Human rights abuses are still widespread across the former Soviet Union, Amnesty International said in a report issued on Thursday.
In Russia, the picture was “mixed,” the report, which evaluates the situation with human rights across the globe, said.
“As elsewhere in the region, human rights defenders and journalists were harassed, intimidated and beaten for exposing abuses. Anti-government demonstrations were frequently banned and their organizers and participants subjected to short periods of detention or fined. Typically for the region, most mainstream media and TV outlets remained under the strong influence of national and local authorities,” the document reads.
At the same time, it said, “civic activism continued to grow, with a variety of causes garnering widespread popular support – including the environment and combating abuses by public officials.”
The report also said the internet in Russia “remained relatively uncontrolled by the authorities” and has become a major forum for the exchange of opinion.
Amnesty’s Moscow bureau chief Alexander Brod said the report failed to mention that growing civil activism prompted the authorities to initiate “positive” reforms.
Nevertheless, the document should be carefully studied by both Russia’s authorities and public organizations, he said.
Following the December 2011 parliamentary election, Russia was hit by a wave of unprecedented street protest, triggered by allegations of mass fraud in favor of the pro-Kremlin United Russia party. Dozens of thousands of people took to the streets in Moscow and other big cities across the country to demand free and fair elections.
Following the protests, then-President Dmitry Medvedev introduced amendments easing the registration of political parties, which have now been signed into law. Direct elections of regional governors, scrapped in 2004, have also been reintroduced.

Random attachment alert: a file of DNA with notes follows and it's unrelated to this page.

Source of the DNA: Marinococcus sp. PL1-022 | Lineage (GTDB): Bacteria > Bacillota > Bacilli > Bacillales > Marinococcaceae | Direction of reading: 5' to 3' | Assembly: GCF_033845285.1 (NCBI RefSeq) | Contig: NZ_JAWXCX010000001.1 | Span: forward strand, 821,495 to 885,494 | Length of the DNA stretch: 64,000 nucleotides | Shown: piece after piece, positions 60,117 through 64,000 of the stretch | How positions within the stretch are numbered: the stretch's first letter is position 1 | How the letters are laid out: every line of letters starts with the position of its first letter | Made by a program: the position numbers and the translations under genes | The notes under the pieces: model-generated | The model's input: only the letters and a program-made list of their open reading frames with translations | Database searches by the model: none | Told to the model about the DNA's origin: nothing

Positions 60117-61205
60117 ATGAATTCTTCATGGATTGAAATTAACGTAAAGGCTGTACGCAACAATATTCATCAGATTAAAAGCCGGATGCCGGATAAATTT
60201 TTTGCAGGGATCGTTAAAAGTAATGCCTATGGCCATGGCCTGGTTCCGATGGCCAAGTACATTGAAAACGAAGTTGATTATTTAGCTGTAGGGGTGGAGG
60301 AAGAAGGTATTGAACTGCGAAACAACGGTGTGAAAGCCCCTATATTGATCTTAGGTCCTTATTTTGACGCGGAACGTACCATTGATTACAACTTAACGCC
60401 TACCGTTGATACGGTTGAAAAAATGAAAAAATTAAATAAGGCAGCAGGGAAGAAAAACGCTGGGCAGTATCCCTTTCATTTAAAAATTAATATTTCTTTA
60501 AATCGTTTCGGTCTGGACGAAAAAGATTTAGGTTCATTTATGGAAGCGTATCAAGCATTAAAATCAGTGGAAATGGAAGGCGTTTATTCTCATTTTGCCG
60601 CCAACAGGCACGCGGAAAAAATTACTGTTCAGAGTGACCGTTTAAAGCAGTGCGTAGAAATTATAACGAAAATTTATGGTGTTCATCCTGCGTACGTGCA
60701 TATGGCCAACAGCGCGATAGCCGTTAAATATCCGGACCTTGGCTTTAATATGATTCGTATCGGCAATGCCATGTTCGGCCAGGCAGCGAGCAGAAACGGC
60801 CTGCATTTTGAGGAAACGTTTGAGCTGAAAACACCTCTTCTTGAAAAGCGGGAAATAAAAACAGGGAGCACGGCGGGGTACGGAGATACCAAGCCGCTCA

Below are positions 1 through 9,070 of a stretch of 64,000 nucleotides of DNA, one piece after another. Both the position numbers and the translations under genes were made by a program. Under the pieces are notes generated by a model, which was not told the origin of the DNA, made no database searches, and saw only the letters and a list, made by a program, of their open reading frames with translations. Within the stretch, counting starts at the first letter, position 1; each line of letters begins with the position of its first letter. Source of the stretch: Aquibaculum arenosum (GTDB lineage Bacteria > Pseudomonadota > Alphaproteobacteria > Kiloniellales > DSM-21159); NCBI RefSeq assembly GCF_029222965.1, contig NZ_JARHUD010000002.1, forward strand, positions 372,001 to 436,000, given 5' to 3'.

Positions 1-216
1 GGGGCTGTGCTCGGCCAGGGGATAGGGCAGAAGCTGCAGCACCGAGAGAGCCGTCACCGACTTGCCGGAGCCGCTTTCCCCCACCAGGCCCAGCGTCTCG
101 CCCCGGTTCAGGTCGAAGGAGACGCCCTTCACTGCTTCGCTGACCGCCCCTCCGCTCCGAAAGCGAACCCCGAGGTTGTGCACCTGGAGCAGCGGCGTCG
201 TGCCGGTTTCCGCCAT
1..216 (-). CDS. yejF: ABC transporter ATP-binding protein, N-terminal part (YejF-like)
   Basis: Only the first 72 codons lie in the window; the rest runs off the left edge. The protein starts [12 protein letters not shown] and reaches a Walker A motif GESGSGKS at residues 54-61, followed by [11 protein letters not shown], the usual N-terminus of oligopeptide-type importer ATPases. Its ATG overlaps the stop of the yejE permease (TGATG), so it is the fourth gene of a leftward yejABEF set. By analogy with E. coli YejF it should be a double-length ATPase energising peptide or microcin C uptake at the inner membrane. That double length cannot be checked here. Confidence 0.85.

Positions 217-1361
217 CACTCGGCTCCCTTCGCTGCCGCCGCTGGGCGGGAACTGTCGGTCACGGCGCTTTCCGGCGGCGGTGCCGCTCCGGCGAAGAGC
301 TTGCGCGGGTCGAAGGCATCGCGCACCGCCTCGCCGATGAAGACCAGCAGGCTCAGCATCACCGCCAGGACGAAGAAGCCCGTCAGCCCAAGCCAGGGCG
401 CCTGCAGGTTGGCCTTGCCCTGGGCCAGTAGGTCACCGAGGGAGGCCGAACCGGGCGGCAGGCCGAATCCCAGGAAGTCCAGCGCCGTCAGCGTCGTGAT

In Russia’s restive North Caucasus, the security situation “remained volatile and uneven.” Armed groups operating in the region “continued to target law enforcement and other officials, with civilians caught in the crossfire and, on occasion, deliberately attacked.”
Security raids on militant hideouts in the region “were often accompanied by serious human rights violations,” and there were reports of witnesses being “intimidated” and journalists, human rights activists and lawyers being “harassed and killed,” the report said.
The document also pointed to cases when police officers were torturing detainees in Russia and Ukraine. Several such cases were reported in Russia over the past few months, prompting critics to declare a massive police reform initiated by then-President Dmitry Medvedev a failure.
Other former Soviet states
The report stated that in contrast to “the hope and change” brought by popular uprisings across the Arab world, “autocratic regimes in a number of the successor states to the Soviet Union strengthened their grip on power.”
“For many, the hope that accompanied the collapse of the Soviet Union 20 years ago must have seemed a distant memory,” it said.
President Alexander Lukashenko of Belarus introduced “draconian restrictions” to defeat his political opponents and critics, and remained the region’s “last executioner,” putting to death two men found guilty of organizing a deadly terrorist attack in the Minsk underground in a “flawed” and secretive trial.
Anti-government demonstrations in Azerbaijan were “effectively outlawed,” and the Central Asian states of Turkmenistan and Uzbekistan “continued to severely restrict the rights to freedom of expression and association.”
Uzbekistan has also seen “dozens of reports of torture and other ill-treatment of detainees and prisoners.”
In Tajikistan, Kazakhstan and Kyrgyzstan, there were “unfair trials and cases of harassment for government critics and those who exposed abuses by public officials,” the report said.